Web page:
Josh commented about American companies hiring Japanese animation houses to animate cartoons for American audiences in the 80's. This actually started in the 60's with Rankin Bass. They hired a Japanese company called MOM Productions to create the stop-motion animated features Rudolph the Red-Nosed Reindeer, Santa Claus is Comin’ to Town, and a few others. As far back as at least ’68, they were using big Japanese animation houses to hand draw their specials. Starting in 1974, Rankin Bass used Japanese firm Topcraft (which eventually became part of Studio Ghibli) to hand-draw films; in 1977, they animated the original Hobbit and Return of the King, as well as The Last Unicorn. Incidentally, these were done in the same Nordic fantasy style I mentioned earlier.
By this time, actual anime had already been making its way stateside, with Speed Racer, Astro Boy, Kimba the White Lion (which Disney completely ripped off to create the Lion King), and others. By the 80’s, animated series such as Voltron and Robotech were appearing on American television, sometimes completely rearranged to fit the vision of the “localizers”. If you don’t know about the history behind Karl Macek’s (mis)treatment of Macross/Robotech, I highly recommend looking it up. At any rate, all of the titles I’ve mentioned in this paragraph could be justly called anime, since they were originally created in Japan for Japanese audiences.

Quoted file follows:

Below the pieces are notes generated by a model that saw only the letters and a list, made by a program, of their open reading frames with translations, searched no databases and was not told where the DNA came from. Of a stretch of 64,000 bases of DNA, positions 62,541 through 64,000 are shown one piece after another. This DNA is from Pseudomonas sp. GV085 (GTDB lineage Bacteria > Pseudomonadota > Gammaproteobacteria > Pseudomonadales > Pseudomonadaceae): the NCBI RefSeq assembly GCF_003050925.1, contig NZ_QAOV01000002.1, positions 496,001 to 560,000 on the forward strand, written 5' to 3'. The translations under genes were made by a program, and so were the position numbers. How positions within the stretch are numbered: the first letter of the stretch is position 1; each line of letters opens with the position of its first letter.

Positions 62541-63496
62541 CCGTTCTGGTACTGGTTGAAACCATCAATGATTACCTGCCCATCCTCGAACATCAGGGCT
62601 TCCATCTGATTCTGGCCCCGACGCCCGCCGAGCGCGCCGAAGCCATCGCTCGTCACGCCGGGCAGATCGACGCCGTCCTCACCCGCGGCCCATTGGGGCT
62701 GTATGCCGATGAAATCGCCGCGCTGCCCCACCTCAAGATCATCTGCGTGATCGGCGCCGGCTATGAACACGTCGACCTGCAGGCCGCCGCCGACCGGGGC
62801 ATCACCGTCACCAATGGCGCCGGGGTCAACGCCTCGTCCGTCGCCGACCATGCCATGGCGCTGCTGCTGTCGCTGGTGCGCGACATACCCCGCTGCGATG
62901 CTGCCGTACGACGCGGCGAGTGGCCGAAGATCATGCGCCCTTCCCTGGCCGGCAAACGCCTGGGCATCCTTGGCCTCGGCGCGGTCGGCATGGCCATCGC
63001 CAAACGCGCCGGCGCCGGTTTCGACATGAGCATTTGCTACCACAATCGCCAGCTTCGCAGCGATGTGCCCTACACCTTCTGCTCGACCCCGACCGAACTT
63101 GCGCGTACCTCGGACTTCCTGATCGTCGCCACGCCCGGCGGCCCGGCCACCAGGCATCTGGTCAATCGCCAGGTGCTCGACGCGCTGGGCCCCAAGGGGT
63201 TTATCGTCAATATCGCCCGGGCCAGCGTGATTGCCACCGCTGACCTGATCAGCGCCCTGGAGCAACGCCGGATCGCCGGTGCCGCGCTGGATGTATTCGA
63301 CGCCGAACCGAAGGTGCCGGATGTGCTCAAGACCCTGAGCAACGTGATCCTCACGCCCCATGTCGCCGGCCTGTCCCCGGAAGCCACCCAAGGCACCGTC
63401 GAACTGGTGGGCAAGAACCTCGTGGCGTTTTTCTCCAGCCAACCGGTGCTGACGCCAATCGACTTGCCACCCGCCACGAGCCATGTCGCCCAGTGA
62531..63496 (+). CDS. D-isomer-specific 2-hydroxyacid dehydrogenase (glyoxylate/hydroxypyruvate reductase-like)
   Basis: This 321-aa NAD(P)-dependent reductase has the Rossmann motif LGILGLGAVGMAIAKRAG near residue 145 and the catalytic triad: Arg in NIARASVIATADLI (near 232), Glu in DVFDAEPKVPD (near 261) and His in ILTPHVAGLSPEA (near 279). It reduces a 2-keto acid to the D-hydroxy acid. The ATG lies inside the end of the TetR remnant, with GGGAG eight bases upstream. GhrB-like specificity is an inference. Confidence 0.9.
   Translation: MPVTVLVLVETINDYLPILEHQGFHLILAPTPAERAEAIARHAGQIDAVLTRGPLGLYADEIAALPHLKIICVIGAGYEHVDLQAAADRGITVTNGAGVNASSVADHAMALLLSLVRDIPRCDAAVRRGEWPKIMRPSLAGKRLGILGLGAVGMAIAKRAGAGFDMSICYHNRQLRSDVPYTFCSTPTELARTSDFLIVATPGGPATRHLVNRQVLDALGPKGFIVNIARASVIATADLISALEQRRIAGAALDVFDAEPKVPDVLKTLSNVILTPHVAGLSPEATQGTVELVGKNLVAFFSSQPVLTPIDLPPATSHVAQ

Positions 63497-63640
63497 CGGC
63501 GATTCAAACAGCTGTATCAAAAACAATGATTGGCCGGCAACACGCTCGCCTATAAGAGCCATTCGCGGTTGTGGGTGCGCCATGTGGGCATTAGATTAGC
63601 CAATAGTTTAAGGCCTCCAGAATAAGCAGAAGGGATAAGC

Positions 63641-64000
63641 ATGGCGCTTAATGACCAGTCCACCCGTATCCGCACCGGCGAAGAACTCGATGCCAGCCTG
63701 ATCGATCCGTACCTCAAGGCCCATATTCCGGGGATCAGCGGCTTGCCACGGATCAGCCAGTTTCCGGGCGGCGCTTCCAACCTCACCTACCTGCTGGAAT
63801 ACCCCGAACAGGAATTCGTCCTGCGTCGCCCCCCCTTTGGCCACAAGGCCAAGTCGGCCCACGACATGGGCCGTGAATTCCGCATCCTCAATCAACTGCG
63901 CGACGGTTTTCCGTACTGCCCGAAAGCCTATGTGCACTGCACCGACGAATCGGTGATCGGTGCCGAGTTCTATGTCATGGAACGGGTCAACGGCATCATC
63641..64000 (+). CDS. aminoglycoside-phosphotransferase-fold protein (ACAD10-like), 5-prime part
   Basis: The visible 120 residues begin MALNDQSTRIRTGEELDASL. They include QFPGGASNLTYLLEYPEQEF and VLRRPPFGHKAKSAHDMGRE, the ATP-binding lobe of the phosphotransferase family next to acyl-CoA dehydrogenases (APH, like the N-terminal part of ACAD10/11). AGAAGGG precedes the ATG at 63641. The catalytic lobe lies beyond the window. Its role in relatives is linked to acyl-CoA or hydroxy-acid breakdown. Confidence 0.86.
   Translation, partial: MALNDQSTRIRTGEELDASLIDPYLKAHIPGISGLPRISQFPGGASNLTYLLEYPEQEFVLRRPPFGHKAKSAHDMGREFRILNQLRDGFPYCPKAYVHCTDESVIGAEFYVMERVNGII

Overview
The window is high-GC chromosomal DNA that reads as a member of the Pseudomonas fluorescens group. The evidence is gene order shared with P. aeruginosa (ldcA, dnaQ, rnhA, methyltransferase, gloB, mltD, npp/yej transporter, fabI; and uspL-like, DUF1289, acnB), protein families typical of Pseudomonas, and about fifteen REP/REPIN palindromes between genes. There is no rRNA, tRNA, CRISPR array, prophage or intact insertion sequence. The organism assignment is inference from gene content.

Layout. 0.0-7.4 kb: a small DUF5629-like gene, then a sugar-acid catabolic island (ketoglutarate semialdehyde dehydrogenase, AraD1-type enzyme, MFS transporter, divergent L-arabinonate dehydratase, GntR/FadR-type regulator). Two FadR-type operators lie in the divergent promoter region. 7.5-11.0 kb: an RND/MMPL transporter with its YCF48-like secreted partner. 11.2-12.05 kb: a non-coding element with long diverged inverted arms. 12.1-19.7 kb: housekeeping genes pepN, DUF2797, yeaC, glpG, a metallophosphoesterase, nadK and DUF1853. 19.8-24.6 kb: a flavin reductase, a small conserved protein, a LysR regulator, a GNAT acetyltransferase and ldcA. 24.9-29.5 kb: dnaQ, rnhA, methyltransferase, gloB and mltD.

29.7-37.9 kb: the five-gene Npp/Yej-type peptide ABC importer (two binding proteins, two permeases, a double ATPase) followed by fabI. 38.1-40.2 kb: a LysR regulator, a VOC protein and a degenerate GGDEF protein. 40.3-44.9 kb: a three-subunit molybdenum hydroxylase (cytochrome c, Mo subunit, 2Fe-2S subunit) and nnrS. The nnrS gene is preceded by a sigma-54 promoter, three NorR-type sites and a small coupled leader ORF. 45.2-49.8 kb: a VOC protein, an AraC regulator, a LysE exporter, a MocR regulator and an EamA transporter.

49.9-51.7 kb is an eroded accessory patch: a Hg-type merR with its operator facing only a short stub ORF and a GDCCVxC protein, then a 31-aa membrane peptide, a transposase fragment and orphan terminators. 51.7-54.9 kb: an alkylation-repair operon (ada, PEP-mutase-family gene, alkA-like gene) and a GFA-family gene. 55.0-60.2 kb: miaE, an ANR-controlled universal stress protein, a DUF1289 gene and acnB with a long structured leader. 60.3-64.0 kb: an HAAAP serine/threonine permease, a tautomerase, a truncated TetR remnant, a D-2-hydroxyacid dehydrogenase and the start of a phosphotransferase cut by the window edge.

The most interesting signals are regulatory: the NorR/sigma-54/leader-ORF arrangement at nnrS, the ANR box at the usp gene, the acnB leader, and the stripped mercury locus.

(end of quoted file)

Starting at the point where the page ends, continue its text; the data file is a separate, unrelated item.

As the 80’s continued, it became common for a lot of Western companies to hire Japanese animation houses to animate Western cartoons. These companies were usually hawking toys, but not always: Transformers, G.I. Joe, Thundercats, SilverHawks, Tiger Sharks, M.A.S.K., Bionic Six, Rainbow Brite, Inspector Gadget, and many more were Japanese-produced cartoons for the sake of toys. But there were also cartoons like Kidd Video and Mysterious Cities of Gold, which occupied American airwaves, but never saw toy releases (which also might explain their relative obscurity). I would not call these cartoons “anime”, because although they were produced by Japanese animation houses, they were done specifically for Western consumption under contract to Western companies. Additionally, although these cartoons’ styles may feel more or less Japanese, in most cases, this is not intended. The character designs were often created by the customer; the “Japanese-ness” of the animation is a result of a few specific traits. Japanese animation houses tended to use thinner, uniform lines indicative of pens, whereas the American style favors the varied line widths of brushes. There are also differences in the way the two styles draw muscles and faces. Most apparent is the sense of motion; Japanese houses tend to have a more dynamic sense of movement, where the characters spend more time in the key frames at the beginning and end of an arc of movement. Non-Japanese animation houses tended to try and draw the characters all the way through the arc, which often ends up looking clumsy to me.